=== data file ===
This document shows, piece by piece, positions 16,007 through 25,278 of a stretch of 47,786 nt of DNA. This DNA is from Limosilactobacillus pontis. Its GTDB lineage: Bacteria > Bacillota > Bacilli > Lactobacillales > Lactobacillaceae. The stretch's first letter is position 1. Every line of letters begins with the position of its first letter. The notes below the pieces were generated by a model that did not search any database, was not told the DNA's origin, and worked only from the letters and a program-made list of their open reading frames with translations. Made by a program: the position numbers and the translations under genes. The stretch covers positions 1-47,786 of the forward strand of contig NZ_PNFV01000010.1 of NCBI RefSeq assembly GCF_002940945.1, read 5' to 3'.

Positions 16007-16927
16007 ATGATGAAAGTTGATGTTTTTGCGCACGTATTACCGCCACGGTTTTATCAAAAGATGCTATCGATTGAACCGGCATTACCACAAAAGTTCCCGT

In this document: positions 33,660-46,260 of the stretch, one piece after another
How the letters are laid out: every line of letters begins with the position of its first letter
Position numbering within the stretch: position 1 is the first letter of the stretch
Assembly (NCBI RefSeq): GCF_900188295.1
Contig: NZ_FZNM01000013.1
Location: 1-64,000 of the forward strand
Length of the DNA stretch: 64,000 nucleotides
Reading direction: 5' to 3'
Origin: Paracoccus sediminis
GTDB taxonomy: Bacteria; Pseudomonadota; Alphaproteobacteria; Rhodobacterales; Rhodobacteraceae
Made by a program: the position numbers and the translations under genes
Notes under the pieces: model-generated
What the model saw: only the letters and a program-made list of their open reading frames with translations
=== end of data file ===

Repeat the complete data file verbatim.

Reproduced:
This document shows, piece by piece, positions 16,007 through 25,278 of a stretch of 47,786 nt of DNA. This DNA is from Limosilactobacillus pontis. Its GTDB lineage: Bacteria > Bacillota > Bacilli > Lactobacillales > Lactobacillaceae. The stretch's first letter is position 1. Every line of letters begins with the position of its first letter. The notes below the pieces were generated by a model that did not search any database, was not told the DNA's origin, and worked only from the letters and a program-made list of their open reading frames with translations. Made by a program: the position numbers and the translations under genes. The stretch covers positions 1-47,786 of the forward strand of contig NZ_PNFV01000010.1 of NCBI RefSeq assembly GCF_002940945.1, read 5' to 3'.

Positions 16007-16927
16007 ATGATGAAAGTTGATGTTTTTGCGCACGTATTACCGCCACGGTTTTATCAAAAGATGCTATCGATTGAACCGGCATTACCACAAAAGTTCCCGT

In this document: positions 33,660-46,260 of the stretch, one piece after another
How the letters are laid out: every line of letters begins with the position of its first letter
Position numbering within the stretch: position 1 is the first letter of the stretch
Assembly (NCBI RefSeq): GCF_900188295.1
Contig: NZ_FZNM01000013.1
Location: 1-64,000 of the forward strand
Length of the DNA stretch: 64,000 nucleotides
Reading direction: 5' to 3'
Origin: Paracoccus sediminis
GTDB taxonomy: Bacteria; Pseudomonadota; Alphaproteobacteria; Rhodobacterales; Rhodobacteraceae
Made by a program: the position numbers and the translations under genes
Notes under the pieces: model-generated
What the model saw: only the letters and a program-made list of their open reading frames with translations